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1. INTRODUCTION
Monetary policy in Bangladesh is equally important as in developed countries. Monetary policy basically targets price stability. For any government, one of the most urgent economic issues is to stabilize the price and maintain a price level within the limits of purchasing power of the common people. The notion that monetary policy should affect inflation dynamics is an old one, dating at least to Friedmans dictum that inflation is always a monetary phenomenon (1970). In his famous Critique, Lucas (1975) showed how changes in monetary policy could, in principle, affect inflation dynamics. However, Lucas considered only very stylized monetary policies. There are several ways in which monetary policy may have changed over time. Ball, Mankiw, and Romer (1988) have argued that changes in monetary policy may lead to changes in the frequency of price adjustment. The New Open Economy Macroeconomics (NOEM) literature, pioneered by Obstfeld and Rogoff (1995), suggests that monetary policy affects the real economy through the interest rate and exchange rate channels. In a recent paper Maroney, Hassan, Basher, and Isik (2004) found that monetary policy plays a more important role than fiscal policy in enhancing the economic growth of Bangladesh. Bhuiyan (2012) found that a central bank that is transparent about inflation rate wants to maintain inflation and takes policy measures to lower inflation expectations. Yet, high inflation is a long-standing problem in Bangladesh. The historical record of conducting monetary policy in Bangladesh economy shows that the Central Bank has switched its operating targets many times. The central bank can best contribute to high growth and financial stability by providing a stable macroeconomic environment through price stability (Prasad 2010). Monetary policy is concerned with the measures taken to control the supply of money, the cost and availability of credit. Like many developing countries, the primary focus of monetary policies in Bangladesh is to obtain high sustainable growth. However, to achieve and maintain a higher growth rate, policy makers need to understand the determinants of growth as well as how policies affect growth. In a developing country like ours the monetary policy has been effectively used as a tool for overcoming depression and inflation. Along with economic growth monetary policy also has to ensure price stability, as excessive inflation has an adverse distribution effect and hinders economic development. Inflation is one of the most important macroeconomic variables in any economy for determining the monetary and fiscal policies of the government. It is measured by CPI. Using the data from January 2007 to October 2011, we observed that inflation movement in Bangladesh has been cyclic. There are many opinions regarding the proper reasons for inflation. Some researchers think that agricultural bottlenecks and successive balance of payment deficits are responsible for inflation. Another group thinks that expansionary monetary policy is the main cause of inflation in Bangladesh. Whatever the reasons for inflation and its impact on the economy of Bangladesh, this paper tries to determine the impacts of monetary policy on inflation. In this paper, at first we discuss about some of the past studies that have been conducted on monetary policy and inflation in section 2. The remainder of the paper is organized as follows: section 3 provides the objectives of this paper, and section 4 provides the data sources and methodology used in our study. In section 5 we have presented the findings of each objective and lastly, in section 6, we draw the conclusions of our study.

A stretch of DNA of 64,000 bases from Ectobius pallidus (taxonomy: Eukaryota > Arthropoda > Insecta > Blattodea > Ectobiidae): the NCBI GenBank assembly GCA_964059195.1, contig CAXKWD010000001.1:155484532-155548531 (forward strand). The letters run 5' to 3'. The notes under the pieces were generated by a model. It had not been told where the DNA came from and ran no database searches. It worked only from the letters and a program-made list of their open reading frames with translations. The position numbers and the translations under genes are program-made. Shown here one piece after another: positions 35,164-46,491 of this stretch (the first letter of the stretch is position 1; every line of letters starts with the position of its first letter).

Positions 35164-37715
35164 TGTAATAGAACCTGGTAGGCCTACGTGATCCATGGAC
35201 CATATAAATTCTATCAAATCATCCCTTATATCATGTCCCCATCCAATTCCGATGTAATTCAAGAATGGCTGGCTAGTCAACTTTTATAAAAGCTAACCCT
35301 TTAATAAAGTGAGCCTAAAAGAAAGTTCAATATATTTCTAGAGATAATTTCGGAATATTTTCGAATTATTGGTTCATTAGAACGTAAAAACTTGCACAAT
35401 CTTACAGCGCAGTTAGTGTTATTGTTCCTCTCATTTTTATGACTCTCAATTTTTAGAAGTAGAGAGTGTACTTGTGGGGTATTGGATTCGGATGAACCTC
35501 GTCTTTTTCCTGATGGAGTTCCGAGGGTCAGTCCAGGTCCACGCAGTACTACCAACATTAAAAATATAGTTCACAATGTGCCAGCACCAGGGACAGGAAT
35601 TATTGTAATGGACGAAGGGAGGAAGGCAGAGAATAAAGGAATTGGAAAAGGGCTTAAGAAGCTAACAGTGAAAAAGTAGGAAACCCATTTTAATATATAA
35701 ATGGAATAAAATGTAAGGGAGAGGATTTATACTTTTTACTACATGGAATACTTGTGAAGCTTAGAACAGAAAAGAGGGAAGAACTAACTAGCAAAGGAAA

2. LITERATURE REVIEW
There are several theories and empirical studies have been conducted on monetary policy globally over the past decades. Money supply and its prudent management and control